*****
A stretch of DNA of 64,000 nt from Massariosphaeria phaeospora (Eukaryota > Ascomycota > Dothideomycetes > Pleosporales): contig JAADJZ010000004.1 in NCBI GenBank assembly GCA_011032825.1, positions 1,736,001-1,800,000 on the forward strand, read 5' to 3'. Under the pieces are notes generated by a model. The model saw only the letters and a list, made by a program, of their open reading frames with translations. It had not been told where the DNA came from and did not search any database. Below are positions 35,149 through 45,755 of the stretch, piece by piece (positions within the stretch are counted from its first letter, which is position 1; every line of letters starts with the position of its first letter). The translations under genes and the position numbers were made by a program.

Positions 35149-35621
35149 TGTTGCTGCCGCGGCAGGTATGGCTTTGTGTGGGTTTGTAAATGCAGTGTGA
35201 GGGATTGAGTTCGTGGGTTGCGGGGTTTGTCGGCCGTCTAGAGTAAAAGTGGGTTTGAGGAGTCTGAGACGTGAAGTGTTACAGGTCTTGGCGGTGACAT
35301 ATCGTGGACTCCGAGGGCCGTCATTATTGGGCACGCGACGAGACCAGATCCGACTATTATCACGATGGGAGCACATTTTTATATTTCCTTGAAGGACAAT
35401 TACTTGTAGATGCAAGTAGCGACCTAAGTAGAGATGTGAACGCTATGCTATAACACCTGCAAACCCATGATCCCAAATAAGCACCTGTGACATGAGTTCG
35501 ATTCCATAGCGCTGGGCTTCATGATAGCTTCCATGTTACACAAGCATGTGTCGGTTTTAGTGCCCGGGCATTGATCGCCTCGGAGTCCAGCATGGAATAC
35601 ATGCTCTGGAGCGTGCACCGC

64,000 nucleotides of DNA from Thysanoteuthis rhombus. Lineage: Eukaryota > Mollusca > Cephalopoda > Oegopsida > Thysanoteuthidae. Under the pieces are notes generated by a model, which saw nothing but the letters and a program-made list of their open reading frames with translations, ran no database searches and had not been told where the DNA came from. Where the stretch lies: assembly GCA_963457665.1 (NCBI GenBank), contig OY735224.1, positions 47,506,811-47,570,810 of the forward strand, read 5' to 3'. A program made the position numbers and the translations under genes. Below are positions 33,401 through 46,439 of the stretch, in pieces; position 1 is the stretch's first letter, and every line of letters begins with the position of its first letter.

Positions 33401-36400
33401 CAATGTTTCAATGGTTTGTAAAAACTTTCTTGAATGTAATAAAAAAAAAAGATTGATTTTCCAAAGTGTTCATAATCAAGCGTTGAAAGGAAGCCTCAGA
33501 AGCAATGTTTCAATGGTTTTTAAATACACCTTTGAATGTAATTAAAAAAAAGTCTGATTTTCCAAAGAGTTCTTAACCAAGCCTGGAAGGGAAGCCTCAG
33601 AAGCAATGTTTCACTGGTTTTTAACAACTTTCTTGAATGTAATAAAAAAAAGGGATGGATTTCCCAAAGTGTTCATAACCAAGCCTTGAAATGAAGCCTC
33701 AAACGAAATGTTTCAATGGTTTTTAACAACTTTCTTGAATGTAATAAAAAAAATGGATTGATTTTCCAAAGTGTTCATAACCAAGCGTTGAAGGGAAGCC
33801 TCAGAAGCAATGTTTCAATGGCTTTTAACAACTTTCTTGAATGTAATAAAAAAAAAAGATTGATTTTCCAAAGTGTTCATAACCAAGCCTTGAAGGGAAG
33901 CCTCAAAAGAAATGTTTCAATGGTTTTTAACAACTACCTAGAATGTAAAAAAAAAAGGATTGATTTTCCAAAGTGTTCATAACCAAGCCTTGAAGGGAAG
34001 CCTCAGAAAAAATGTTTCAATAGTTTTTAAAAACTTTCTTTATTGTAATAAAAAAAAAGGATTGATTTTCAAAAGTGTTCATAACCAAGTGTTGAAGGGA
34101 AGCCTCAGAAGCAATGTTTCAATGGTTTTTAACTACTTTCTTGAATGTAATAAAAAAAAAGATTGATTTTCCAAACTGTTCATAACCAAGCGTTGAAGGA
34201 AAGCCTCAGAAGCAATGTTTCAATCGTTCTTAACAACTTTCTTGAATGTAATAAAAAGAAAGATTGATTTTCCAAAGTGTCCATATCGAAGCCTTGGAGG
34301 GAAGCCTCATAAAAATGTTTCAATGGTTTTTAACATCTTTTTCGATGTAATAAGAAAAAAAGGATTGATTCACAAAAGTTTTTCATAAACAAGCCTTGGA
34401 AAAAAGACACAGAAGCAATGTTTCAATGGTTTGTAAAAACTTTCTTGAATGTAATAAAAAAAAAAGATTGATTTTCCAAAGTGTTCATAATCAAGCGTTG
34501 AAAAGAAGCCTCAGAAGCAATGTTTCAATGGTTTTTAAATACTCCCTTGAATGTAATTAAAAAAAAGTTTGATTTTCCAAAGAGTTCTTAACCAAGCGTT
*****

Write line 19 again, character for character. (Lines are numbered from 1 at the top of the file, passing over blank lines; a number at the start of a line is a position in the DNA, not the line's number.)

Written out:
34201 AAGCCTCAGAAGCAATGTTTCAATCGTTCTTAACAACTTTCTTGAATGTAATAAAAAGAAAGATTGATTTTCCAAAGTGTCCATATCGAAGCCTTGGAGG